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  December 17, 2017

Baltimore Students Offer Solutions to Stop Police Brutality

A 5th grade class in Baltimore has completed an comprehensive research project on the unconstitutional and racist tactics used by Baltimore's police department and have turned their work into solutions they hope will improve how law enforcement interacts with the community
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TAYA GRAHAM: This is Taya Graham reporting for The Real News Network in Southwest Baltimore. When we talk about police brutality, we usually are discussing adults but we rarely talk about the impact it has on our children.

ALBERT PHILLIPS: I believe activism starts as early as they're born. And I think it's important to instill in our youth that tradition now, instead of waiting until they become adults.

TAYA GRAHAM: For the children of Baltimore, there are many challenges that their counterparts in wealthier communities don't face. Growing up in a city struggling with poverty and violence. And trying to learn in a school system that is chronically underfunded.

KYRA: I think there is a lot wrong with police brutality because it causes people to die or get really hurt.

TAYA GRAHAM: But there is another topic fifth graders at the Southwest Baltimore charter school have to confront: police brutality.

AMIR: In Expedition class, we have to learn about police brutality and activists that are trying to end police brutality. An example of an activist is Ms. Tawanda Jones, who is the founder of West Wednesdays which is a protest in Baltimore to raise awareness about police brutality.

TAYA GRAHAM: Baltimore's police department is currently under consent decree for using racist and unconstitutional tactics, which is why the students here studied the problem, not just to learn about it, but to seek solutions.

EMILY: My second solution is that we can talk with citizens to see what they need. My third solution is that we could contact our representatives and ask what they're doing to stop police brutality. If we could contact a representative like you and have a conversation with you and other leaders, we could discuss our problems and our needs.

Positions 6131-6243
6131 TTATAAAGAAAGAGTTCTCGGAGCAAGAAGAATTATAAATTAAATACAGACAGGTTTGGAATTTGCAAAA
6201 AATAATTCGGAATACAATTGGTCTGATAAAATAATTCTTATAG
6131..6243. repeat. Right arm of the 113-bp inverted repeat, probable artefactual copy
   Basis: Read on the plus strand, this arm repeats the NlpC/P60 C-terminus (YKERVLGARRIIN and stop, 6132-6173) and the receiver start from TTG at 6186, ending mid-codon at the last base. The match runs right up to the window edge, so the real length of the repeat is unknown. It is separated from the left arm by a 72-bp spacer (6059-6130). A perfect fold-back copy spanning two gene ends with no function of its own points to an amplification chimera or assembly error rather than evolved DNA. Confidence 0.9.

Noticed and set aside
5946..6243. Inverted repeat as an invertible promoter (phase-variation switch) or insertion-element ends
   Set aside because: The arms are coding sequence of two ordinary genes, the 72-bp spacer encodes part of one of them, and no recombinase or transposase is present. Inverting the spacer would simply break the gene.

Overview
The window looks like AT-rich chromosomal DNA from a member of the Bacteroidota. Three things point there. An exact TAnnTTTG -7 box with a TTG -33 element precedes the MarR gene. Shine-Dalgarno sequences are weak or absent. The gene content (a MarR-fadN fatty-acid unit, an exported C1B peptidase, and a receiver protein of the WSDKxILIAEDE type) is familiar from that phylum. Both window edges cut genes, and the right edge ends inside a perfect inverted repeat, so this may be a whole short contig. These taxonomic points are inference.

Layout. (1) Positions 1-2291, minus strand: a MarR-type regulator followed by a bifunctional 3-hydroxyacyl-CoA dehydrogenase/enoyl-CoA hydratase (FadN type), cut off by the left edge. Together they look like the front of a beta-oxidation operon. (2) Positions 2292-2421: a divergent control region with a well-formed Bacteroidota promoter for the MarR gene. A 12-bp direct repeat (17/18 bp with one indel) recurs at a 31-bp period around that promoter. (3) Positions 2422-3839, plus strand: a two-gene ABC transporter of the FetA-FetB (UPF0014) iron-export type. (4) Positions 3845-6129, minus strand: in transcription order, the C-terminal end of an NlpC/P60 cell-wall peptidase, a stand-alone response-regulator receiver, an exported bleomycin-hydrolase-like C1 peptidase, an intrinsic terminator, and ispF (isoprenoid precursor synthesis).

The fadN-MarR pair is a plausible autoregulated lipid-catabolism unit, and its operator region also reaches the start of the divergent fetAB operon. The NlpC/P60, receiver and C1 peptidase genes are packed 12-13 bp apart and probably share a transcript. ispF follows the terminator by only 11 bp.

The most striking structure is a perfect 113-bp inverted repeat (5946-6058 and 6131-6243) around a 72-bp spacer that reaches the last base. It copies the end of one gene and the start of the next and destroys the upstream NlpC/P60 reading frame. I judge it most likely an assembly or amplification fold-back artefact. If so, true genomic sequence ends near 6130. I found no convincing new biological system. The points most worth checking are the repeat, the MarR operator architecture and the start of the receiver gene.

TAYA GRAHAM: They visited museums and spoke with activists.

ANYA: They were also learning about how certain individuals such as John Lewis and Ida B. Wells, how they resisted oppression and created change.

TAYA GRAHAM: They poured over the Justice Department's report and studied cases from the past.

ANIS: According to the US Department of Justice Investigation, about 150,000 police stops were in two small African American districts. This is 44% of all stops in Baltimore. This makes me feel disgusted that people are being treated differently because of their skin color.

TAYA GRAHAM: And they applied their findings to recommendations which they are sending to the police department.

ANYA: My first solution to police brutality is to enforce a test that identifies racist police officers. There should be tests like this to see if that person is fit to be a cop. Also, this can help eliminate or reduce police brutality because then there would be less racist cops policing our city.

AMIR: My third and final police reform idea is for police officers to stop criminalizing everything. If police officers criminalize the small things, they might miss the big, dangerous or harmful stuff. Therefore, pedophiles and murderers can get away.

TAYA GRAHAM: For their teacher, the process of learning the history of police brutality has been empowering.

ALBERT PHILLIPS: It's been beautiful to see. Because they've grown so much. They can see from our step one of the writing process when they just had scattered ideas, to them creating these letters. They can see the growth. And they became more and more interested. "Mr. Albert, but what about this?" They had a lot of questions. So, it caused me to do even more research. Questions that I didn't know the answer to, I would say, "Hey. Here's a laptop. You find it."

TAYA GRAHAM: A sentiment echoed by the students.

ANIS: Police brutality in Baltimore must end. Police should be held accountable for their actions and get proper training if needed, and their income should be lowered if they brutalize.

TAYA GRAHAM: Who hope their suggestions will make life better for everyone.

ANIS: I wrote this letter for you to follow. You're probably going to say, "I'm not listening to a fifth grader." Well, actually anyone can make a difference. Even kids.

TAYA GRAHAM: This is Taya Graham and Stephen Janis reporting for the Real News Network in Baltimore City, Maryland.


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